Understanding the Terminology Surrounding Divorce in Illinois

Posted on in Divorce

Divorce is a state law issue. This is a simple but important distinction to keep in mind when going through divorce in the state of Illinois, as the legal guidelines concerning spousal maintenance and property division may prove different than what you have may have heard about how divorce works under legal frameworks utilized by other states (e.g., California’s “community property” model).

Illinois Uses a Unique and Evolving Set of Terminology in Matters of Divorce

In Illinois, “spousal maintenance” is the official terminology for what is elsewhere referred to as “alimony” or “spousal support.” This somewhat abstracted language pairs with that used by the state with regard to child custody (“allocation of parental responsibility”), asset division (“equitable distribution”), and even the terms concerning the state’s position regarding the issue of fault in the dissolution of a marriage (“irreconcilable differences”).

Maddeningly, the closer you investigate the state’s divorce lexicon, the more circular or abstracted it becomes. “Equitable distribution” does not necessarily translate to “equal,” but rather to “fair and equitable.” “Permanent maintenance” has been reframed as “maintenance for an indefinite term,” though the duration, once determined, may for all practical purposes prove permanent. Divorce is hard enough on former spouses and any children they have, so the state’s arguably confusing language concerning the end of a marriage may seem downright inhumane.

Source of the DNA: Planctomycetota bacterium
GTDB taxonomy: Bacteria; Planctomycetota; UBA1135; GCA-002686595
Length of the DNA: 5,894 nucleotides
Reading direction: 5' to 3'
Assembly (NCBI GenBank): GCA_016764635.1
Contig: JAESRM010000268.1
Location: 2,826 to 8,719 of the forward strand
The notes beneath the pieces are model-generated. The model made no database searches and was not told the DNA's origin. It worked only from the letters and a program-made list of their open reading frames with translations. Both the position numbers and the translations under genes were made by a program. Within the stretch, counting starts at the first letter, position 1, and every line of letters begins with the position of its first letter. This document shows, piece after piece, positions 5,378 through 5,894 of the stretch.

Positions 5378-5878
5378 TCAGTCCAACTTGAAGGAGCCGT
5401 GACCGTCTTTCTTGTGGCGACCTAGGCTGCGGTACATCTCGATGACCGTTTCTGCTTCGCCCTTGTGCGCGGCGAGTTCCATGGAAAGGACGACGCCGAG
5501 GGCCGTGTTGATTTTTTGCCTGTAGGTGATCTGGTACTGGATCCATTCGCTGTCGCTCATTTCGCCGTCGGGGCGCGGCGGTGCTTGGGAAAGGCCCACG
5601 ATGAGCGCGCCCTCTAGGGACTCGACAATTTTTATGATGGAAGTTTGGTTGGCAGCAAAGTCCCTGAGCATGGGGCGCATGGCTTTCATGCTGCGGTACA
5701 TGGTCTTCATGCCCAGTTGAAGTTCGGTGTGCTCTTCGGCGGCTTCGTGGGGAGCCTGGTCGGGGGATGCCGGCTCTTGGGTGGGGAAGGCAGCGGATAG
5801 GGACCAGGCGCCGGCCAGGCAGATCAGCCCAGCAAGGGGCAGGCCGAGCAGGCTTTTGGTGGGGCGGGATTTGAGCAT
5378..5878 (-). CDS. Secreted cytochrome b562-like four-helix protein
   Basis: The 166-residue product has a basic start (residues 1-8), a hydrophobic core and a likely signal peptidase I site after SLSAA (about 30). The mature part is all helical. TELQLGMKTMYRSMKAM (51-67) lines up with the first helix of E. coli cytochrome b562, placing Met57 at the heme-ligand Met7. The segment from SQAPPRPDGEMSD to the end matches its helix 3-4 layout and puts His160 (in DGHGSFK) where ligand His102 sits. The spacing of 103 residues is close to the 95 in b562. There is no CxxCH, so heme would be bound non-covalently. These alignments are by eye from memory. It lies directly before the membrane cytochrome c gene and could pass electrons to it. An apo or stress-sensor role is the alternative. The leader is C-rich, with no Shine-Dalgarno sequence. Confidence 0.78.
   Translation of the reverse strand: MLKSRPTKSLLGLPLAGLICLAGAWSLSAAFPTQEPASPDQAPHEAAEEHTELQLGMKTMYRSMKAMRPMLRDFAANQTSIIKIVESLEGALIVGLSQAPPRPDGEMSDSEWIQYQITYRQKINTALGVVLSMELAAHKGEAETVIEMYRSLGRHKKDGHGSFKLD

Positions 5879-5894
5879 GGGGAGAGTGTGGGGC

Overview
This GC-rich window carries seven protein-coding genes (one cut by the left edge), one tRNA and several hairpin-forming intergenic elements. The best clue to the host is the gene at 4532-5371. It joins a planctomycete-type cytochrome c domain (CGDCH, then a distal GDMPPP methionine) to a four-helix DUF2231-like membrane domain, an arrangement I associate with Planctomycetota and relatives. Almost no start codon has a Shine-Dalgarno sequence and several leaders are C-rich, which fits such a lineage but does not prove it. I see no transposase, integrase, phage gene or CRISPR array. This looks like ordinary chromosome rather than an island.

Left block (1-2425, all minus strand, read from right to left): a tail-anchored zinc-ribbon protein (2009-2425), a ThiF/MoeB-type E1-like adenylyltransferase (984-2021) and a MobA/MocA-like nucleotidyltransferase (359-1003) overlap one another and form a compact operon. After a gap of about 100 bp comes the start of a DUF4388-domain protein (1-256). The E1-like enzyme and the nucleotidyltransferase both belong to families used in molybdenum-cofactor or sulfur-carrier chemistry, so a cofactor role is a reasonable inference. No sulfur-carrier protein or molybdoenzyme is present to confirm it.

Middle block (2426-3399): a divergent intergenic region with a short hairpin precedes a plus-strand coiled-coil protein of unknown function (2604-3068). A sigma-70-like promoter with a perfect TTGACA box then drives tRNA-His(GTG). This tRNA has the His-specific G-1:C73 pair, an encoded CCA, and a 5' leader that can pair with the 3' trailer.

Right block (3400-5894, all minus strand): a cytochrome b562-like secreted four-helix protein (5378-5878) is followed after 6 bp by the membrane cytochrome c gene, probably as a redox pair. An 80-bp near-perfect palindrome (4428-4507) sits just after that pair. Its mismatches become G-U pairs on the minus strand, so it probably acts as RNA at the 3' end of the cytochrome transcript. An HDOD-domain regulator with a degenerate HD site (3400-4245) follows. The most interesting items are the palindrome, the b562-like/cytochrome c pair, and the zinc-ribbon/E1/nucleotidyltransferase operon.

For these reasons, and for the peace of mind that comes with knowing spousal maintenance and asset division are accurately determined and implemented in compliance with the state’s legal guidelines, the knowledge of an experienced divorce lawyer is a valuable resource.

Combined Income and the Duration of a Marriage are Clear Factors in Illinois Divorce

While ascertaining an “equitable distribution” of assets may require extensive tracing of wealth and property (especially in divorces where a large and diverse pool of assets is at issue), the accurate calculation of spousal maintenance is in many cases more straightforward. In matters of maintenance, two factors are primary in nature: 1) the combined gross income of the former spouses, and 2) the length of time the former spouses were married. If the combined gross income is less than $500,000 and the duration of the marriage was 20 years or less, state guidelines make clear the formula for determining the correct amount of spousal maintenance payments and the duration that these payments will be made.

If you need help understanding the financial and legal issues that must be addressed during your divorce, the Law Offices of Nancy Kasko, LLC can answer your questions and protect your rights as you work to complete the divorce process. Contact a Warrenville divorce attorney today by calling 630-836-8540 to schedule a free consultation.